Social Media “Dark Posts” Fade to Black
November 1, 2017
Facebook and Twitter are shining the light on social media “dark posts”. Significant policy changes in response to growing concerns over ad-transparency will soon do away with the secretive ad-targeting practice, and the new rules are going to impact all advertisers. Heartbeat’s Group Engagement Director, Dan Haller, gives you the quick facts to make sure your light bulb turns on for this new age of ad-transparency enlightenment.
Facebook and Twitter are changing up their ad-transparency game. Last week, both social media giants announced that they will no longer allow these so called “dark posts”—ads that are viewable only to those targeted by them, and not attributable to the advertiser that’s paying for them. These dark posts recently came under fire during the aftermath of the 2016 presidential election after it was discovered that they were used to target niche audiences with messages from fake organizations representing hot-button issues like immigration, abortion, and gun control. New policies being rolled out (within the next few weeks for Twitter, and next month for Facebook) will greatly improve the visibility that users have into ads being served on these platforms. Once activated, anyone (repeat, anyone) will be able to see every ad that is currently active for any advertiser. Currently, both Twitter and Facebook allow users to see only some level of information about why they are being targeted with certain ads (e.g. because they are located in the United States and have shown an interest in COPD), but only when they are served that particular ad. This new change will allow any user, at any time, to see every ad that is active in the market.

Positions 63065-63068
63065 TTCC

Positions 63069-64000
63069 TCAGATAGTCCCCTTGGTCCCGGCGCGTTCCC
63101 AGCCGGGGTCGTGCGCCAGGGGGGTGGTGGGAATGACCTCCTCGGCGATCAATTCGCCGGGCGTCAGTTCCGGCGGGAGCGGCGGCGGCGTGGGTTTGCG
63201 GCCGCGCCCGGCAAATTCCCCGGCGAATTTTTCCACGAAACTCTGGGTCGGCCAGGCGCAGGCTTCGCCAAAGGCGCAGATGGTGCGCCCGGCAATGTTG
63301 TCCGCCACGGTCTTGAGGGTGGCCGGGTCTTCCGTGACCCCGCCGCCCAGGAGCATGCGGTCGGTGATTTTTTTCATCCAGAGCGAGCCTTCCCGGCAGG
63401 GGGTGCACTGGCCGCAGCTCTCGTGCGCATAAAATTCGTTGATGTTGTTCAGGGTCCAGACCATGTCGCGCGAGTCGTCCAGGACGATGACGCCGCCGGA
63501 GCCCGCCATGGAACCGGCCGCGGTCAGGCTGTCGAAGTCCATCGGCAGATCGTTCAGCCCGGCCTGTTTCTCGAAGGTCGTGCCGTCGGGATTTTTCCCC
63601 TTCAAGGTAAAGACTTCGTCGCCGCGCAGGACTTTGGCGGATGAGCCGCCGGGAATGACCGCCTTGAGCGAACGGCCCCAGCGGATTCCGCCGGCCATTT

Why should you care?
This presents a new opportunity for advertisers to gain rare competitive intelligence about other brands’ social media strategies, as anyone who cares to explore will be able to analyze both messaging and demographic targeting strategies. This also means, in turn, that if you are going to advertise on Facebook, the same insight can be gained about your social strategies. We don’t believe this is rationale to eschew using Facebook and Twitter altogether, as the targeting options on both platforms continue to be top notch, but the added visibility your competitors will have should be taken into account when planning social campaigns.
What should you do?
No action is needed at this moment, however all advertisers should be aware that this change is in the works. Heartbeat is integrating these new sources for data and insights into all competitive analyses and will be reporting these learnings as soon as they are made available. You should work with your agency partners to determine the specific impact for your brands.
Official announcements from Facebook and Twitter can be found here:
What else should you do?
Become even more of an ad-transparency guru by attending the Digital Health Coalition (DHC) Fall Summit, November 15th in NYC. Our resident Media mastermind, Dan Haller, will be a featured speaker on the event’s “Transparency and Building a Culture of Trust in Advertising” panel.